A review of impact and implementation studies from the past 10 years, this report summarizes what is known about how innovations in developmental education (that is, remedial college courses) can improve student outcomes. It also identifies five principles that are essential to successful reforms.
A Brief Synthesis of 20 Years of MDRC’s Randomized Controlled Trials
What works to help community college students progress academically? This brief synthesizes 20 years of rigorous research by MDRC, presenting new evidence about key attributes of community college interventions that are positively related to larger impacts on students’ academic progress.
An Exploratory Study of Student Outcomes and Placement Practices
Informed self-placement (ISP) helps college students determine whether they are ready for entry-level college courses or need remedial education first. This brief explores the potential of ISP to improve students’ access to college-level courses and gives colleges an opportunity to consider placement-method changes that may boost student success.
Practices, Justifications, Outcomes, and Limitations
Many colleges are exploring alternative assessment models, such as informed self-placement (ISP), to increase student enrollment and success in entry-level college courses and to identify students who would benefit from developmental (remedial) instruction. This literature review provides a discussion of the methods used to implement ISP and justifications for its use.
This brief prepared for the Center for the Analysis of Postsecondary Readiness presents interim findings from a random assignment evaluation of the Dana Center Mathematics Pathways (DCMP) program at four Texas community colleges. It also includes an exploratory analysis of the effectiveness of the program for various subgroups.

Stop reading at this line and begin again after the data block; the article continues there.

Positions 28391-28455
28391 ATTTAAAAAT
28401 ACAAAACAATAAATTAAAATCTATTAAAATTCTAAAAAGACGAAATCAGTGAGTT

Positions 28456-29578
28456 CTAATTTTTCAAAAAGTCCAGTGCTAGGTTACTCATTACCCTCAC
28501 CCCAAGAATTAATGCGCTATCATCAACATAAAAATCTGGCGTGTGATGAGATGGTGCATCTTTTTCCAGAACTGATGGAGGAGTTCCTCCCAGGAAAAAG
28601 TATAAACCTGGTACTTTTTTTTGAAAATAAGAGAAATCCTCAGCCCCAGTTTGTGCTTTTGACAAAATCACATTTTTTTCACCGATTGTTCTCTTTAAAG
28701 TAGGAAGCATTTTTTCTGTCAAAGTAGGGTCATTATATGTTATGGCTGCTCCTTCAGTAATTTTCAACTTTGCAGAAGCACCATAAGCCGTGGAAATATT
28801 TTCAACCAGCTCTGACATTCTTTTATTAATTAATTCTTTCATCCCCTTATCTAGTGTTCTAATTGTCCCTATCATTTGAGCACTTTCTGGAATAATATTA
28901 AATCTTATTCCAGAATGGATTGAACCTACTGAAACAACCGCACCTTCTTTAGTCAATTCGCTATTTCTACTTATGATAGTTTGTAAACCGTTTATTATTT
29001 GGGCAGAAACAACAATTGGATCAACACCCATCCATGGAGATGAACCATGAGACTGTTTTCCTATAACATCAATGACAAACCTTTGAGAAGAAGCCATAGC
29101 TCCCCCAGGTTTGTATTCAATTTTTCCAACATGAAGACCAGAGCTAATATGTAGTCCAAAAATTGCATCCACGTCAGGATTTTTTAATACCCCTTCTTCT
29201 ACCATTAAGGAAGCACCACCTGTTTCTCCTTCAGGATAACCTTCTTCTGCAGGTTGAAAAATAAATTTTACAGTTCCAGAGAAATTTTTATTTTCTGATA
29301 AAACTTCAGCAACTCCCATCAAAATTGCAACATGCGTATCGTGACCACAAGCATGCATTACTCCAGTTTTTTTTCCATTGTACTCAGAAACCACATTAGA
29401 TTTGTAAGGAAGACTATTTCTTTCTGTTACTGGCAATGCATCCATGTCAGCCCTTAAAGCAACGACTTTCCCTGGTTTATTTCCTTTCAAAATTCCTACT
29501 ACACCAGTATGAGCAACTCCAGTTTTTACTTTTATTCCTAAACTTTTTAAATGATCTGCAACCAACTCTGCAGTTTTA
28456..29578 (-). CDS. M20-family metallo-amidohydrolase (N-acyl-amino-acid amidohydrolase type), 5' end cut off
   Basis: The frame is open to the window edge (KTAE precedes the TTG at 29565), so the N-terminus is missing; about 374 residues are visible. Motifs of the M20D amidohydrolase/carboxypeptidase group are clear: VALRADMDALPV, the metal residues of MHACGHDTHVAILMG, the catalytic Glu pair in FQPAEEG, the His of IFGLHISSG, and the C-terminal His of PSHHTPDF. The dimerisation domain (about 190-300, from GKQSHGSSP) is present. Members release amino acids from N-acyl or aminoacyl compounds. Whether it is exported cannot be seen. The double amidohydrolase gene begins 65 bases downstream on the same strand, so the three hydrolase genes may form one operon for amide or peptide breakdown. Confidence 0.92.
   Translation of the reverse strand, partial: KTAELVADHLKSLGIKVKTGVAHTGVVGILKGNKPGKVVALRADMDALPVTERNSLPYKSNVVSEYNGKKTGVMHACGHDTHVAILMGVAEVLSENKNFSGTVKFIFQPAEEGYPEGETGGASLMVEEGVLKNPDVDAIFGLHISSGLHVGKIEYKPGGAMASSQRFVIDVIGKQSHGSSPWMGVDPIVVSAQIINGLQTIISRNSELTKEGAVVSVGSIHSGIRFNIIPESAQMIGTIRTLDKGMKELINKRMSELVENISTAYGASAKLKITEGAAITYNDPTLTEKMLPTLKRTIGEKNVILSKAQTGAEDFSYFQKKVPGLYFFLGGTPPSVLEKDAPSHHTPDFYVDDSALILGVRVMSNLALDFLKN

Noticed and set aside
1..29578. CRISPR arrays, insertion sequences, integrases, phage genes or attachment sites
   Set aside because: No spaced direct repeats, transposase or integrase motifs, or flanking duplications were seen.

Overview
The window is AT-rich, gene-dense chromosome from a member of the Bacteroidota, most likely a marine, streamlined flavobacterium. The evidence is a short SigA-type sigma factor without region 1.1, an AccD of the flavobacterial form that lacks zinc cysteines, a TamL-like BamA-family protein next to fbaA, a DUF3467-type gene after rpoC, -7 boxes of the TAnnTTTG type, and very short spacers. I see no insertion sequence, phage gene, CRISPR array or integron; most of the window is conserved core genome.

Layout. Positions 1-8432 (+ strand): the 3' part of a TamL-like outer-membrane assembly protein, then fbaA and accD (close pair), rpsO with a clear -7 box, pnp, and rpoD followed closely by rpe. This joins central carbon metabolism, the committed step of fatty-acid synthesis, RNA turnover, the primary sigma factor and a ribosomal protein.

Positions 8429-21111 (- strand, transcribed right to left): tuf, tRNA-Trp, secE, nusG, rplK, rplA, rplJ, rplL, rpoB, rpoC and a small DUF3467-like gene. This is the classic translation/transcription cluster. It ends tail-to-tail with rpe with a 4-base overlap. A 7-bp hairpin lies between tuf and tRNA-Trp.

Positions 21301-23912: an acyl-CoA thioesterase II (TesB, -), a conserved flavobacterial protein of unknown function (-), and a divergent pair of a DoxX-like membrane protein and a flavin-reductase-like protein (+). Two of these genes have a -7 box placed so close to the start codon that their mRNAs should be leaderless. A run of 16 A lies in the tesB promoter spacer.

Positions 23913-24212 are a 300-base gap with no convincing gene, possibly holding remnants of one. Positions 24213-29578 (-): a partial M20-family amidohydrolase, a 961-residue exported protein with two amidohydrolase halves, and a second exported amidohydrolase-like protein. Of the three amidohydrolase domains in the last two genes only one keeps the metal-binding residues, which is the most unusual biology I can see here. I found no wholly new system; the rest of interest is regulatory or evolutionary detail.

Two experimental studies examined multiple measures assessment (MMA), in which colleges use alternative measures (like high school GPA) rather than just standardized test scores, to assign students to developmental or college-level courses. Students placed using MMA were more likely to complete college-level courses. This brief offers recommendations for other colleges.
Three-Semester Findings from an Experimental Study of Multiple Measures Assessment and Placement
Some students are referred into developmental (or remedial) education inappropriately when placed using only standardized placement tests. When multiple measures assessment was used, students in Minnesota and Wisconsin were more likely to enroll and pass college-level math and English courses within three semesters. The additional cost of this alternative assessment averaged $33 per student.
Lessons from Growth Sector’s STEM Core Program
Millions of community college students, particularly students of color and women, don’t complete the science, technology, engineering, and mathematics courses critical to succeeding in the modern economy. This brief examines one program that combines increased academic support, out-of-classroom activities, accelerated coursework, and other components to help improve student outcomes.
Scaling Up Postsecondary Student Success Strategies
Minnesota’s two-year project to improve student success and degree attainment focused on improved course placement methods, communications about satisfactory academic progress and policies, and comprehensive student support programs. A major lesson in this brief: Programs that show significant results must be implemented widely to change student outcomes meaningfully.
A Randomized Controlled Trial Evaluation of a Developmental Education Reform at the City University of New York
CUNY Start aims to prepare students with significant remedial needs for college-level courses. This working paper reports that over three years, CUNY Start substantially increased college readiness, slightly increased credit accumulation, and modestly increased graduation rates (by increasing participation in another highly effective program).